sabato 16 novembre 2019

Reuters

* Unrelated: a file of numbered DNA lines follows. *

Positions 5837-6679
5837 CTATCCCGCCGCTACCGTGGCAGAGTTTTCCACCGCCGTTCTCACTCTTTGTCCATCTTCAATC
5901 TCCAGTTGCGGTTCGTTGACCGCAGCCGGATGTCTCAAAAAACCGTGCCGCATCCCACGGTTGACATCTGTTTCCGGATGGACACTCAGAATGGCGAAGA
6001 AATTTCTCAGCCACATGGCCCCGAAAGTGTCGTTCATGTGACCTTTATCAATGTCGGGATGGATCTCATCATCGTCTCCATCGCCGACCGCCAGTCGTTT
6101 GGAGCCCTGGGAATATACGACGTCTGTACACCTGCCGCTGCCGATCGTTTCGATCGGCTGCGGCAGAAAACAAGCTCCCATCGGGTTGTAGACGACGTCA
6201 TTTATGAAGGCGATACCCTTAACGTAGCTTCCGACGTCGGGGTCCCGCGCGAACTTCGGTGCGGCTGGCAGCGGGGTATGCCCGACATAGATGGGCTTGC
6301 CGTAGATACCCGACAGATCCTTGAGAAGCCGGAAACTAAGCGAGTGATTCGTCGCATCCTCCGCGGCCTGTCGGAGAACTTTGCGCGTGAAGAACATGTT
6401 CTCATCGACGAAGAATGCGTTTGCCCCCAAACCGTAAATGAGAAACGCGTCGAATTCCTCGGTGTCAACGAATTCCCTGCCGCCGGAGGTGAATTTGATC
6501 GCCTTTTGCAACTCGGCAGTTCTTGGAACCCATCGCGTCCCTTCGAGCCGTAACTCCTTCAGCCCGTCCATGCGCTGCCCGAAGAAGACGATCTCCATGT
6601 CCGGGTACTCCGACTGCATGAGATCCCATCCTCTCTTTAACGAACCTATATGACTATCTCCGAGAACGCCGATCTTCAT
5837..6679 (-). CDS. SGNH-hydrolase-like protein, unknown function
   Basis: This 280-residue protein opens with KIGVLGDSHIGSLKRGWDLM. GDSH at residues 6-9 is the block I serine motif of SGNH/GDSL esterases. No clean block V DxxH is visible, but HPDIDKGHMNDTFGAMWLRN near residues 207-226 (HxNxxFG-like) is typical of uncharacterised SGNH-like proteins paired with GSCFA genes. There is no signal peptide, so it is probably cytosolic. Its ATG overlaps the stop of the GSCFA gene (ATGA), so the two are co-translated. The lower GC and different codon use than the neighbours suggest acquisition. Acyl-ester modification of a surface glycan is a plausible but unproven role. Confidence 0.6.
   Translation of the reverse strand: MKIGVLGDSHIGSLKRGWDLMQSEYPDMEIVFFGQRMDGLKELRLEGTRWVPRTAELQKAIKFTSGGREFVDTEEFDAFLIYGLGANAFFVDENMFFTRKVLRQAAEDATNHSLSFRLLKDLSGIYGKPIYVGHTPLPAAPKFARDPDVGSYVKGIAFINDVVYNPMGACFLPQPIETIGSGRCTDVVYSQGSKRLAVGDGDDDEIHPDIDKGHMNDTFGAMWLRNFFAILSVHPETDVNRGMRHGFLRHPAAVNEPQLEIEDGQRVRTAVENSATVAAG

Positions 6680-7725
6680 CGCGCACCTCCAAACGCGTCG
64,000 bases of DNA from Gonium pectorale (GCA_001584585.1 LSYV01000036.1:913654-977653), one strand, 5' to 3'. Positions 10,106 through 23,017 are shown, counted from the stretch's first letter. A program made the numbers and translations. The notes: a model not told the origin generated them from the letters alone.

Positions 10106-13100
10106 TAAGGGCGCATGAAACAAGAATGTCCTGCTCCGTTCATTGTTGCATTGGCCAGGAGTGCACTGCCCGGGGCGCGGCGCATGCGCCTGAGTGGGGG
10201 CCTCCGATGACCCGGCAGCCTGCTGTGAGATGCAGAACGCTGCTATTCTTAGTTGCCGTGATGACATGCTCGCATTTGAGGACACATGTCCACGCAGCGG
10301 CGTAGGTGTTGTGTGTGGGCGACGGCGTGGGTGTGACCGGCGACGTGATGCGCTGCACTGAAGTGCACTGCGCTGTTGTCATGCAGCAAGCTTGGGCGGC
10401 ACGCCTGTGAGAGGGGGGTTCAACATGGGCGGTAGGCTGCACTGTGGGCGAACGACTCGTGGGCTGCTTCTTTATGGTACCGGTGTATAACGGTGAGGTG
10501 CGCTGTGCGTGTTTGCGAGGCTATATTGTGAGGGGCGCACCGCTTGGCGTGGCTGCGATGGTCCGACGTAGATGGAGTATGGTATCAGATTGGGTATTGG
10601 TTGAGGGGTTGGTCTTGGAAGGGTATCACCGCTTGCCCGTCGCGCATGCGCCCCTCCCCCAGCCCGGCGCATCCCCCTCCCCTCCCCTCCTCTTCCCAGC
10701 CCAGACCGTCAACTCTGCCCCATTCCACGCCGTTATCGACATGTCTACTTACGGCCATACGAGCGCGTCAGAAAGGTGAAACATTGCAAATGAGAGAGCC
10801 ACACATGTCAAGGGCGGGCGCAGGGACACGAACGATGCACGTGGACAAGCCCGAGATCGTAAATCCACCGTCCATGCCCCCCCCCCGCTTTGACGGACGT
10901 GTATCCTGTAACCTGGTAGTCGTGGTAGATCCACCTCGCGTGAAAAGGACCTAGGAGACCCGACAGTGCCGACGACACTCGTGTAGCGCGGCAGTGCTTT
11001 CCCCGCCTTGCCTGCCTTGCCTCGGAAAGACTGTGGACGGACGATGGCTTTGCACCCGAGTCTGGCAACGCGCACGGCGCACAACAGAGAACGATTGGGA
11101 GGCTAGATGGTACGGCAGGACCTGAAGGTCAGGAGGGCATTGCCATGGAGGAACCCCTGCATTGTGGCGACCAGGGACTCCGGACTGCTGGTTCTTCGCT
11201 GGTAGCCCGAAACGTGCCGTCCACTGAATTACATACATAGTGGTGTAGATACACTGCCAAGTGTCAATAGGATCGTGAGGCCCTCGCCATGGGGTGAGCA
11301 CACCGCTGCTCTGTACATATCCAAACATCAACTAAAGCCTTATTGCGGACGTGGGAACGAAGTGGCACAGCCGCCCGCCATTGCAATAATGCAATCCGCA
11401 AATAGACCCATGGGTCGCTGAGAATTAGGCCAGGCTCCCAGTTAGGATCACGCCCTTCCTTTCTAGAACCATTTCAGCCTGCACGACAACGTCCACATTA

(Linda Sieg) His face weathered from years at sea, kimono-clad Japanese fisherman Masaichi Kawasaki kneels before an altar adorned with images of the Virgin Mary, crossing himself as he softly intones chants handed down through centuries. Kawasaki, 69, is one of a dwindling number of Japan’s “Kakure Kirishitan,” or “Hidden Christians,” descendants of those who preserved their faith in secret during centuries of persecution. His unique faith blends Buddhist, Christian and Shinto practices, and its ritual chants combine Latin, Portuguese and Japanese. (...)